“The little hoop kind of levels the playing field,” Handel said. “People obviously love getting the opportunity to dunk and compete against their friends.”
When games are taking place, there is always one person to keep time, another to keep score and another to keep stats. Handel collects the official stat sheets from each game and plugs them into a Google Sheet that includes season stats, career stats and all-time records.
The season stats from March-June are used to help determine captains for the playoffs. This year, 51 players signed up, so the bottom 17 players in terms of offensive efficiency ranking became the captains.
“People like being captain, even though you’re in the bottom 17,” Sam Stebnitz said. “You’re the GM of your team. First pick this year was Eric Van Dyke, and he won MVP this year. We have MVP, defensive player of the year and rookie of the year awards.”
This summer saw some changes due to the COVID-19 pandemic. Fans and others in attendance not playing have been asked to wear masks and socially distance. The group purchased a thermometer to do temperature checks upon arrival. And spectators were limited compared to past years.
Van Dyke might have been the MVP, but it was Schoeneberg who got the last laugh.
Flitcroft had the fourth overall pick in the July 1 draft but traded up with the captain who had the second pick so that he could have Schoeneberg—whom he calls the Michael Jordan of the MHL. They added Alec Birbaum—known more on the soccer field than the basketball court—with the second-to-last pick and turned it into a championship.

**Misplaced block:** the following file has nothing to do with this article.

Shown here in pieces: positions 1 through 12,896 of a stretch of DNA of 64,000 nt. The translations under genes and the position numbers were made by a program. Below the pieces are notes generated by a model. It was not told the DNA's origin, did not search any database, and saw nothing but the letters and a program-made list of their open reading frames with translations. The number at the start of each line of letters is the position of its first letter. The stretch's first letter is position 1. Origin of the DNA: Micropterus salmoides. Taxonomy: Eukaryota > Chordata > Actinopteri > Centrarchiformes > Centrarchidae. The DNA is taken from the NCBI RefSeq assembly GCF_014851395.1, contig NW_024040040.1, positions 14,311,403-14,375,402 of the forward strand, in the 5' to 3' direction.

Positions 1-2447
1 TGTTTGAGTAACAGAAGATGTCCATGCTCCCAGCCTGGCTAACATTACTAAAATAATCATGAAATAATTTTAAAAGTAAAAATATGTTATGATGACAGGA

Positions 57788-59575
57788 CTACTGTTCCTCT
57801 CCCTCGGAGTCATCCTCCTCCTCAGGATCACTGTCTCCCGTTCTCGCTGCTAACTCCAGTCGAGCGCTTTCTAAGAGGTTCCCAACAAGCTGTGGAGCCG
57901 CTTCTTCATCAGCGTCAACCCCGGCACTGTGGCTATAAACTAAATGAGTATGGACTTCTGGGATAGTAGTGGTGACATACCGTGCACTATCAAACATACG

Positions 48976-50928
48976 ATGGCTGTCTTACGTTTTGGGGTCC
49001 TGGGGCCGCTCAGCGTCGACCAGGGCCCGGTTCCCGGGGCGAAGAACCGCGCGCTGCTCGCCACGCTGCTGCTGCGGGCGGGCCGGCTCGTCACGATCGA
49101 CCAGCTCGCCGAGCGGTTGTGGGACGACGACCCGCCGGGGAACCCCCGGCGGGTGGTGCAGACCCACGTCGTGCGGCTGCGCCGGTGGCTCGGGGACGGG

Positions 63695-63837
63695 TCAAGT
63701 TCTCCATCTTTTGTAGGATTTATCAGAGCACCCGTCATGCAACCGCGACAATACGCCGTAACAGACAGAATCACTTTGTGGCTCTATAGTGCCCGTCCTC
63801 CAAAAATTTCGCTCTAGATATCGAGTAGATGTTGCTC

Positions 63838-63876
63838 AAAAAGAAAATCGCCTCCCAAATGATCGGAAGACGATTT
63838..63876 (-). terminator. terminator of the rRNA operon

Nobody involved will go so far as to say the Mini Hoop League helped Elkhorn’s boys basketball program end its state tournament drought. The Elks it made it there in 2019 for the first time in 32 years.
But the camaraderie on the Stebnitz court certainly has not hurt when it comes to the passion for basketball in Elkhorn.
“It’s able to bring a whole community of kids together that love sports,” Handel said. “We have nine guys from that team that made it to state. But we also have dudes who have never played any organized sports who come out and play against (former Elks stars) Luke and Vince Umnus.”
There was a player in the league this year who graduated in 2016. And the youngest of the bunch will be sophomores at EAHS this fall.
Chris Stebnitz helped coach his sons in a variety of sports growing up. He sees the value of dozens of kids playing with and against each other. They are forced to adapt the style of their game depending on which players are on the court at a given time.
“You could have 60 or 70 kids out here,” he said. “You’ve got to figure out how to play with guys that you’ve maybe never played with or even met before.”
He’s seen the league passed down from Sam to Mason, who graduated this year and now to Grady, who will be a junior in high school.
Chris also said that he has never seen a game devolve into a fight or ugly dispute. And Sam said none of the players or spectators have ever abused the property to taken advantage of the situation by turning it into a party.
“Everybody has a mutual respect for what we have here,” Schoeneberg said. “They let us use this court, and if things got out of hand and we started abusing it, that wouldn’t happen anymore. Nobody wants it to stop.
“Everyone loves it, even if it’s to come watch from six feet away from each other.”